Patrick Farrell doesn’t have just one job title in the tiny town of Mitchell, but a string of them. He’s the mayor. And the school bus driver. He’s also a pastor, owner of a local hostel and a barber.
That’s not unusual in Mitchell, Oregon, a town of about 125 people in far-flung Wheeler County. Everyone has to fill multiple roles to keep the town operating. Wheeler County is the most sparsely populated county in the state, with about 1,350 people spread out over 1,715 square miles.
But towns the size of Mitchell still need to run like any other city. The City Council still needs to meet, students still need to have a school bus, people still need to call for help from EMTs and firefighters. And that means that the town runs largely thanks to a dedicated group of multitalented volunteers.
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“Everybody has to wear a lot of hats,” Farrell said. “A town of this size has to provide the same amount of services that a big city does, but we have 10 people to pull from rather than 10,000 people.”
Farrell left his home in Dallas, Oregon, and a job at an ad agency in Eugene to move to Mitchell with his wife, Jalet, three years ago. They came to the town after Jalet visited and saw an opportunity.
“While she was here, she had this epiphany that Mitchell needed a hostel,” Farrell said. “We’d never stayed in a hostel, and we didn’t know anything about that.”
It turned out, though, that Mitchell was the ideal place for a hostel. The town sits right in the path of the TransAmerica bike trail, and hundreds of cyclists from all over the world pass through each year. And Mitchell’s proximity to the Painted Hills and the Sutton Mountain Wilderness Area meant that tourists were often looking for a place to stay.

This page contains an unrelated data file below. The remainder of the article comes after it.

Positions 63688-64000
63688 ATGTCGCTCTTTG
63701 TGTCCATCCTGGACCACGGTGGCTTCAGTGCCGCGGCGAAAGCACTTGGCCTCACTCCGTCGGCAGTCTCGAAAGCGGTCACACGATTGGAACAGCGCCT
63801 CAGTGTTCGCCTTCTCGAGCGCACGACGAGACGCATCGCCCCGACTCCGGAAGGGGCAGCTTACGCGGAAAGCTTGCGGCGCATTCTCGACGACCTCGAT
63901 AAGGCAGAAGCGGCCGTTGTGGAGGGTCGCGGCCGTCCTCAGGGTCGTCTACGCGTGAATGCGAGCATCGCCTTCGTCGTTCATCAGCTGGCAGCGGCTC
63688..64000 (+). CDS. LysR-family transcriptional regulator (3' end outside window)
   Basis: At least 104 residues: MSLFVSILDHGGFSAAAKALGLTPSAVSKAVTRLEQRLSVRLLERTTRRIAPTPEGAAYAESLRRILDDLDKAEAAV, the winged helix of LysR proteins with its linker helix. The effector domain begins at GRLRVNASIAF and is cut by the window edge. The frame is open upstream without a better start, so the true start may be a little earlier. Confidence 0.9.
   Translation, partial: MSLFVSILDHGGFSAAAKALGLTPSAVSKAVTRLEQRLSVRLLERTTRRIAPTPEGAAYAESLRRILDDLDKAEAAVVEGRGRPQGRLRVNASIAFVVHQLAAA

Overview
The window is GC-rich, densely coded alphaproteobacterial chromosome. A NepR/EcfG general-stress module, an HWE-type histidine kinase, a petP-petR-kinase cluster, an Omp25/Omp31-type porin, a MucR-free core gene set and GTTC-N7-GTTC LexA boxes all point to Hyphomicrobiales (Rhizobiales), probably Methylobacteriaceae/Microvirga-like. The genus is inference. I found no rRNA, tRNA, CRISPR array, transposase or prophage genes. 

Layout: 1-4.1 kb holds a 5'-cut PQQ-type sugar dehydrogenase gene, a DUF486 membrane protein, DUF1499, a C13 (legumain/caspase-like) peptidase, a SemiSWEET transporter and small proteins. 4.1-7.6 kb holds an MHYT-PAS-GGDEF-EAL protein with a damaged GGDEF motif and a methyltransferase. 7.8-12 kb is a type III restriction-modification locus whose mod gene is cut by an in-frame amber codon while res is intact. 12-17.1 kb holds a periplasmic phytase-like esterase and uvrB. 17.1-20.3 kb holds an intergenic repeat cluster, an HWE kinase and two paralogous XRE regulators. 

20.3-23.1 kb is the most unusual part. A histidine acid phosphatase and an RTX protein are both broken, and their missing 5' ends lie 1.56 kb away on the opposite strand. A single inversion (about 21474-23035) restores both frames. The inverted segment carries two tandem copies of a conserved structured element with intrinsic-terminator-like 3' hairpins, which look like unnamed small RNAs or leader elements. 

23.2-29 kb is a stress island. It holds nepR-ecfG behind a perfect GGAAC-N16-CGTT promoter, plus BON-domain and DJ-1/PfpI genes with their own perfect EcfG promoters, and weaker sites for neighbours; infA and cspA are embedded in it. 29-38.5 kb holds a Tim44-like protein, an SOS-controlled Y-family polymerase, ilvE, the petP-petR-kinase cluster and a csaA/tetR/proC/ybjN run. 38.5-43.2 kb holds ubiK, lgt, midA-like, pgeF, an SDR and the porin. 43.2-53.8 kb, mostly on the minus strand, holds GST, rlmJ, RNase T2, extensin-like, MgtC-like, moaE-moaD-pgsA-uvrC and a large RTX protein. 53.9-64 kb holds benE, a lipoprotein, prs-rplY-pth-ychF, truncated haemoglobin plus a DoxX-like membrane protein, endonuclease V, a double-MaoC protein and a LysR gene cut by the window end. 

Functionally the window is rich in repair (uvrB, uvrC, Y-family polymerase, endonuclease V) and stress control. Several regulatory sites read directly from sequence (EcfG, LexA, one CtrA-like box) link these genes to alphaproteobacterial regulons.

Now, three years after the Farrells moved to Mitchell, Jalet’s vision is a success. They’ve dubbed the hostel they’ve opened in an old church the Spoke’N Hostel, after the cyclists they host. Last summer, Farrell said, almost 800 cyclists stayed there.
On a sunny day in early June, a handful of cyclists were passing through Mitchell after a bike race on the TransAmerica trail kicked off in Astoria the day before. The Farrells and a few volunteers greeted them with cheers and ringing cowbells, before taking them inside the hostel for a warm meal.
That warm welcome is unusual along the TransAmerica trail, according to Andrej Zaman, a Slovenian cyclist who stopped at the Spoke’N Hostel for a meal. The hospitality makes Mitchell a special place that he talks about to people back home.
“Everywhere I mention this in Slovenia,” he said. “They don’t know where this city is, but I know.”
Providing that warm welcome is the hostel’s mission, Farrell said.
“This is just providing the hospitality of Christ to people traveling by,” said Farrell, who only asks for donations from guests.
That hospitality — and a bit of necessity — is part of the reason Farrell has taken on some of his other job titles. On Sundays, the Spoke’N Hostel is a church, where Farrell is the pastor. He became a volunteer barber because cyclists and townspeople alike needed haircuts and the nearest barber was 50 miles away. Because he’s not licensed, he can’t charge money, but accepts small gifts and foreign currency in payment.
Even being a school bus driver, Farrell said, is a way to connect back to the community.
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“I get to be integrated into the lives of the kids at the school every day,” he said. “I start their day, I end their day. … That’s a real honor.”
That’s part of the beauty, he said, of life in Mitchell.
“There’s so many opportunities to share life together in a small town because everybody does 10 different things,” he said.
To hear the full interview with Patrick Farrell, click on the audio player at the top of the page.